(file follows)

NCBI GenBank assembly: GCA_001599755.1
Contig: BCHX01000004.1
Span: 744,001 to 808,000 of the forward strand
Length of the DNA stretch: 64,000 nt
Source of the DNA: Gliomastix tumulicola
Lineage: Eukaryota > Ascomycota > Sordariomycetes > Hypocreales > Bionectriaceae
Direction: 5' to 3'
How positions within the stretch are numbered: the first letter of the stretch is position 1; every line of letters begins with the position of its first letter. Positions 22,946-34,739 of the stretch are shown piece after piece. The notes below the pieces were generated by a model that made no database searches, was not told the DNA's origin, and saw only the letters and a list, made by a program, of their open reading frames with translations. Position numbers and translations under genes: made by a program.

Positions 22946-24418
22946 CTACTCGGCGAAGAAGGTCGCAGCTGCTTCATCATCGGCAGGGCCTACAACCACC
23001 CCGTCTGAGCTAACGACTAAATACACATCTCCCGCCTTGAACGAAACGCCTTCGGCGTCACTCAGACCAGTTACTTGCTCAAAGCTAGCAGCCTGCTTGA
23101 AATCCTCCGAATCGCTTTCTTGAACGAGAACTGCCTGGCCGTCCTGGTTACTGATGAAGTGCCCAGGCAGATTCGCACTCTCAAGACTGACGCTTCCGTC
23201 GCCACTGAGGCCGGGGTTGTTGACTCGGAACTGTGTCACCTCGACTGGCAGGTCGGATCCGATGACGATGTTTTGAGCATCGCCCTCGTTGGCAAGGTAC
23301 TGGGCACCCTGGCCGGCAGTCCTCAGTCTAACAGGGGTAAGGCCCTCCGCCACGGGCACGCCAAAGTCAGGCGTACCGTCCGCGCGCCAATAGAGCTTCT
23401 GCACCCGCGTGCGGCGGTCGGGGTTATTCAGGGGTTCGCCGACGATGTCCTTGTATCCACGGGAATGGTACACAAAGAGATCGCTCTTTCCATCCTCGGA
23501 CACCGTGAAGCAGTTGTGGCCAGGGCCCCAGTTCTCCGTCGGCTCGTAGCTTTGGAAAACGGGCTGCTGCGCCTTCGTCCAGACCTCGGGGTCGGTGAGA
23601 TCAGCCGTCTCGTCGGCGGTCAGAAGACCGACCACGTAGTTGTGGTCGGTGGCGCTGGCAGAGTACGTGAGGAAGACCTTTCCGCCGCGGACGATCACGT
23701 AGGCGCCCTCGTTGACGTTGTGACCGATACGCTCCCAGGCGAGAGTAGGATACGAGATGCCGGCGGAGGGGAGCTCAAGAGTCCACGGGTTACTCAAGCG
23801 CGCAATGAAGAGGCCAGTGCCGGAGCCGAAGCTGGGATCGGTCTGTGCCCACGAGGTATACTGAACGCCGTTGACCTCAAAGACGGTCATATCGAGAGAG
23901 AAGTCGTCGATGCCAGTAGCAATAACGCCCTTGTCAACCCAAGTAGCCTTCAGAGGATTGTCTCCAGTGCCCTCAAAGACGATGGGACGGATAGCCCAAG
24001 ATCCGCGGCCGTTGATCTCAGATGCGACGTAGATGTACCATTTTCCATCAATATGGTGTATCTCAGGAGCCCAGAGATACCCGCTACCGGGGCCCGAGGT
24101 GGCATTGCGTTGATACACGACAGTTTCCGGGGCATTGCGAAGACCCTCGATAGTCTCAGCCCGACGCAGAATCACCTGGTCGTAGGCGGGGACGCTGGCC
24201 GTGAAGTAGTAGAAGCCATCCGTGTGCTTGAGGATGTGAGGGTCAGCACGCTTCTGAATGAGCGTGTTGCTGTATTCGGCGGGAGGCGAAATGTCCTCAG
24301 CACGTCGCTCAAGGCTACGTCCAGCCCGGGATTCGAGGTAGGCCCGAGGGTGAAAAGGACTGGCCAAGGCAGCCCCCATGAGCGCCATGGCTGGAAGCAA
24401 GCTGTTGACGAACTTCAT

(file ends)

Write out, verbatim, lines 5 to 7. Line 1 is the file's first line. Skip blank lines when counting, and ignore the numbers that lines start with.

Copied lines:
Source of the DNA: Gliomastix tumulicola
Lineage: Eukaryota > Ascomycota > Sordariomycetes > Hypocreales > Bionectriaceae
Direction: 5' to 3'